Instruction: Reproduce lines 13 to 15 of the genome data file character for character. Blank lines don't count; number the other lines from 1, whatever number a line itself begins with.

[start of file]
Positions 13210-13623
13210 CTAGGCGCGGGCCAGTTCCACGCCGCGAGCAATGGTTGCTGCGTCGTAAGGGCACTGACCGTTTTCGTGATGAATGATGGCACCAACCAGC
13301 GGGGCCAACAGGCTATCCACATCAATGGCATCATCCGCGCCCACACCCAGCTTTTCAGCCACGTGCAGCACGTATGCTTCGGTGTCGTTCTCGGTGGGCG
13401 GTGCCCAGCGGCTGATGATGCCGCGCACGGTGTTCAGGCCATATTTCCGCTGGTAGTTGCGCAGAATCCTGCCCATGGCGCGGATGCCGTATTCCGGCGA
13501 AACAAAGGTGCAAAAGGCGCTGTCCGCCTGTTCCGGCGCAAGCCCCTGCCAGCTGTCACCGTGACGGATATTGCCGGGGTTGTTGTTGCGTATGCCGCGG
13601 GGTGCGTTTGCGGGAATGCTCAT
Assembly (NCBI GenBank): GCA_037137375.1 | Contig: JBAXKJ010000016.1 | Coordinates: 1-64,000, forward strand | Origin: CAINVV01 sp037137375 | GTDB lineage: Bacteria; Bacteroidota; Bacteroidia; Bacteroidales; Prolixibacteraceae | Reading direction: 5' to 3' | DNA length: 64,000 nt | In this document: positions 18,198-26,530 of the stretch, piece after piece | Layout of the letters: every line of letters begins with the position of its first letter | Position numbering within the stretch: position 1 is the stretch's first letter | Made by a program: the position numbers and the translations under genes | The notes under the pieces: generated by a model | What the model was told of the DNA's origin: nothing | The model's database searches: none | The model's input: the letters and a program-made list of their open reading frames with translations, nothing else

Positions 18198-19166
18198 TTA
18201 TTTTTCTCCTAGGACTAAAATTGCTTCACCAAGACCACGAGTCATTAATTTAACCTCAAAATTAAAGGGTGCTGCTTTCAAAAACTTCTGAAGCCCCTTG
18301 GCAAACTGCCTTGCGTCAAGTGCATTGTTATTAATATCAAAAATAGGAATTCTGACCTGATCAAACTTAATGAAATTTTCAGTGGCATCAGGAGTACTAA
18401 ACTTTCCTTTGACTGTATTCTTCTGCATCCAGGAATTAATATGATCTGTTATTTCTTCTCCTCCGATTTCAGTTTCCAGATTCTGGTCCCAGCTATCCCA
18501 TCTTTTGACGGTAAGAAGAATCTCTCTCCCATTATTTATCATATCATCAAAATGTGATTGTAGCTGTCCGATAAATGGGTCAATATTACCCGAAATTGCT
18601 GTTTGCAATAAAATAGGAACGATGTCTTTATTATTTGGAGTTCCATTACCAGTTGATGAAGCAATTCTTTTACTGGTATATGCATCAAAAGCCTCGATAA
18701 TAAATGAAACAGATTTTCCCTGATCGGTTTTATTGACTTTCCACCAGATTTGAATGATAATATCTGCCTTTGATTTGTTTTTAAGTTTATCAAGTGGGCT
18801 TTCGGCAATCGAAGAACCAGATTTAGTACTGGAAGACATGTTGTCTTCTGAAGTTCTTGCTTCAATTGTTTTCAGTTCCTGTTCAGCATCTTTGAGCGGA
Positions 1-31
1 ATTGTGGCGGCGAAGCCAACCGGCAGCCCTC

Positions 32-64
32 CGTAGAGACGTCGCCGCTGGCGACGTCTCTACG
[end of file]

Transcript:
18501 TCTTTTGACGGTAAGAAGAATCTCTCTCCCATTATTTATCATATCATCAAAATGTGATTGTAGCTGTCCGATAAATGGGTCAATATTACCCGAAATTGCT
18601 GTTTGCAATAAAATAGGAACGATGTCTTTATTATTTGGAGTTCCATTACCAGTTGATGAAGCAATTCTTTTACTGGTATATGCATCAAAAGCCTCGATAA
18701 TAAATGAAACAGATTTTCCCTGATCGGTTTTATTGACTTTCCACCAGATTTGAATGATAATATCTGCCTTTGATTTGTTTTTAAGTTTATCAAGTGGGCT